Poetry: Omnidawn Book Prize Finalists

Rob Schlegel
Jane Gregory
Lily Ladewig
Juliana Leslie
John Myers


Rob Schlegel
I scare the birds off shore

by moving my jaw up and down

Amidst the wreckage

a white shirt falls out of the sky

Its arms move like nothing I’ve ever seen

Shapes of bodies vary

as pale spires cast shadows of regular length

over sacred ground

I live nearby

looking out over the water

there is a posture there

and I recognize it

From a distance the horizon is a place

and so is the mind
Faces take names for neon fruit

extending safety

into glass colonies, sincere

as my attempt to speak                                                                        (…)

on behalf of my faith in me
I filter grief through notes

gendered mouths cannot release

Out of choice      out of love

what progress means to nation
Heeding warnings form reveals

lines relieve pressure

trapped beneath doors

floating on the sea

I live in fear till fear becomes

that part of me

impossible to face

Rob Schlegel is the author of The Lesser Fields, winner of the 2009 Colorado Prize for Poetry, and Bloom, winner of the 2010 Midwest Chapbook Prize. His book reviews have appeared in Boston Review, Jacket2 and Pleiades. He currently teaches creative writing and literature at Cornell College and with Daniel Poppick, edits The Catenary Press.



Jane Gregory
At the cross-bow take aim at the

fox-glove, how far it isn’t from

compel to repulse. An attempt of what

but to get it to you. Your little head

grafted on the window because of the grid

it is. I sleep in the mascot suit and at crosspurposes

with the night. I’ve been outside

to know by the charcoal in the split grass

what the sun collages to exclude: night

night night night night. Goodnight the arena

of the forum of the mind that can’t tell the difference

strung between image and idea, makes one thing

of face and shield. Arrives at face

through shield, the expression of

the memory of the arena of so much

as the backpage advertisement in this stupid book


Jane Gregory is from Tucson, Arizona.  She holds an MFA from the University of Iowa and currently lives in Berkeley, where she is a student in the UC Berkeley English department.  Her recent work has appeared in JERRY, MARY, and in a chapbook, “Some Books,” published by The Song Cave.
from Shadow Boxes

Lily Ladewig
For years I made a living. Making sweaters and cakes. The square of light around. My bedroom door. Also captivated with birds. These boxes are meant to be handled. My skin takes its color. Takes it all. You continue to comment. I tend to have a favorite piece or silhouette I wear constantly until something else catches my eye. The city is the place where. At nightfall our shadows grow up to become choreographers. They instruct the dancers not to touch but to imagine touching. We tried. To make it look antique the usual practice is to stain. The city is the place.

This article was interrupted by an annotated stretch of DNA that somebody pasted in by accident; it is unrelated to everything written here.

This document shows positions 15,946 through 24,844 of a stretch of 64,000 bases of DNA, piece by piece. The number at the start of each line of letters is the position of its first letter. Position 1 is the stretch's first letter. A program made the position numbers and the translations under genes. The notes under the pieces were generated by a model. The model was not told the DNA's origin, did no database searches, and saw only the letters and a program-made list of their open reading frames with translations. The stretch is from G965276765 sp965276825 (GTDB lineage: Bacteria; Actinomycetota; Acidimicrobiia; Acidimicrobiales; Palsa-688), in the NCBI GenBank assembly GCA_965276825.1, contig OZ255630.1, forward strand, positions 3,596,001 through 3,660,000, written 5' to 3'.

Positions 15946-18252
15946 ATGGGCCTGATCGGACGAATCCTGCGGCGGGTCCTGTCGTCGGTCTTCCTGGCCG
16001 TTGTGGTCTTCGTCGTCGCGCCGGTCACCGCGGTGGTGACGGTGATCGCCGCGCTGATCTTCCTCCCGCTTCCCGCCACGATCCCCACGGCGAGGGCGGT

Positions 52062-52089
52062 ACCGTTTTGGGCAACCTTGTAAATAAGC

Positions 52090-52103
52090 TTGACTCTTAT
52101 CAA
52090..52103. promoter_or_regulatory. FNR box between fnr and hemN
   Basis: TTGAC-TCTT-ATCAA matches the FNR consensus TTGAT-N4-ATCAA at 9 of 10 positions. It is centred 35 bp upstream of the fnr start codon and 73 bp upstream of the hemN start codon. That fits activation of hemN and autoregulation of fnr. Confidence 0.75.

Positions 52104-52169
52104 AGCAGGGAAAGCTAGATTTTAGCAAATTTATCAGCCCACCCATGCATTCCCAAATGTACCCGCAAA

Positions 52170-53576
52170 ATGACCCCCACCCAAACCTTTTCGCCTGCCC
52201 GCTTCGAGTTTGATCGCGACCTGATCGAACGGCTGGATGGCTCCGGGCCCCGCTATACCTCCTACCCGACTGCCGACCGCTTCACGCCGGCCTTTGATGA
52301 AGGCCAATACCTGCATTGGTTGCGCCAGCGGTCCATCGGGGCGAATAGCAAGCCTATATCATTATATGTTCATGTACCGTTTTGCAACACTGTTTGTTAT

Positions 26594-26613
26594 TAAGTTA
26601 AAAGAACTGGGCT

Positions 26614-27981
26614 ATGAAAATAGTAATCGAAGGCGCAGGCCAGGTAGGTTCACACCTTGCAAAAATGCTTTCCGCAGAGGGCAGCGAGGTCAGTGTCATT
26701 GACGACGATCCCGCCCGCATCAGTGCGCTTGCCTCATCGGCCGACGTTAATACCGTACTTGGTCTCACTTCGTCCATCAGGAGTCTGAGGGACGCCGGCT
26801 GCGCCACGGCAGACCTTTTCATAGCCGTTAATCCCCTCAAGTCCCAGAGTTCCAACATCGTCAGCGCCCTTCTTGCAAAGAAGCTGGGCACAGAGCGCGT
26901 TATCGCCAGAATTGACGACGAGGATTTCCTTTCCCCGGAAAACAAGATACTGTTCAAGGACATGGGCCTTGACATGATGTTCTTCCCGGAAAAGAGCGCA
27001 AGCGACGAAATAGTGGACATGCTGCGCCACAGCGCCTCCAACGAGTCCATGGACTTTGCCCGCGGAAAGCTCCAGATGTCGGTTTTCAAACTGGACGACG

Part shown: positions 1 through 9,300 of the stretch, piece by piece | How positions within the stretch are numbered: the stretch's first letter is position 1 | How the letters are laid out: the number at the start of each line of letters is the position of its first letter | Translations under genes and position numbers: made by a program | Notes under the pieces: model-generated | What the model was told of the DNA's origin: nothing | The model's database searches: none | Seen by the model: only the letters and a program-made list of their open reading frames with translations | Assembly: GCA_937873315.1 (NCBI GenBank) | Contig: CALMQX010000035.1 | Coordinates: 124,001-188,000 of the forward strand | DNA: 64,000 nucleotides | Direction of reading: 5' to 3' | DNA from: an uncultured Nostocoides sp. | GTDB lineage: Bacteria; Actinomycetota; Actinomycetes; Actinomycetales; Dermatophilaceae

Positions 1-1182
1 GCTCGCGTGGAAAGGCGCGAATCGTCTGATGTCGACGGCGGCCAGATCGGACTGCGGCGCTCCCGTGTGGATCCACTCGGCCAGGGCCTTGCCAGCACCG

Lily Ladewig’s poems have been published or are forthcoming in Absent, Conduit, Denver Quarterly, H_NGM_N, No Tell Motel, and Supermachine. With Anne Cecelia Holmes, she is the co-author of the e-chapbook <em>I Am A Natural Wonder (Blue Hour Press, 2011). She lives in Brooklyn.
Something About Finches

Juliana Leslie
I listen to corners where hands fumble

I am a thrush a piece of thread

It proves to be in other skirts

An x in the center laughing

An accent over what

A hum is not powerless to be

I am not the witness of

A swift secondary feature

Wind under a fire

This is only something I said I saw

Juliana Leslie is the author of More Radiant Signal, recently published by Letter Machine Editions, and two chapbooks, Pie in the Sky (Braincase Press) and That Obscure Coincidence of Feeling (Dusie Kolektiv). She lives in Santa Cruz, CA and teaches and studies at UC Santa Cruz.

John Myers
The festival these times I feel luck hard

as a caramel. We both run orchards

out our minds and I want to see you smile

again the way you do it in the mush.

Now that the festival is generous

we like mice, organic mice, because they

blink in unison, forget to stammer

and he, himself, unfurls, jars shut with, yes,

nails in their mouths—nails!—if you like them, when

my moths want to nuzzle, I do apply

alternatives. This proves that I can, in

collusion, know more than you let me. Could,

anyway. I could be static as goods!—

and smooth as any good want. Will I want

is a choice each of us has to make. I

shall give you my wagged, asymptomatic

arms—stepped on? Yes, you are wearing cider,

my mistletoe guesses at your square feet.

As a butterfly in way over its

intercept, I taste easily, I boast

whenever eyes like the feet of flies.

John Myers has degrees in biology from Oberlin College and poetry from the University of Montana. Some of the other poems from Cider Kit have appeared in ABJECTIVE and FRiGG, and he collaborated this August with Sarah Gridley and Jessica McGuinness on Equinox Equinox. He works with people who have developmental disabilities in Missoula.

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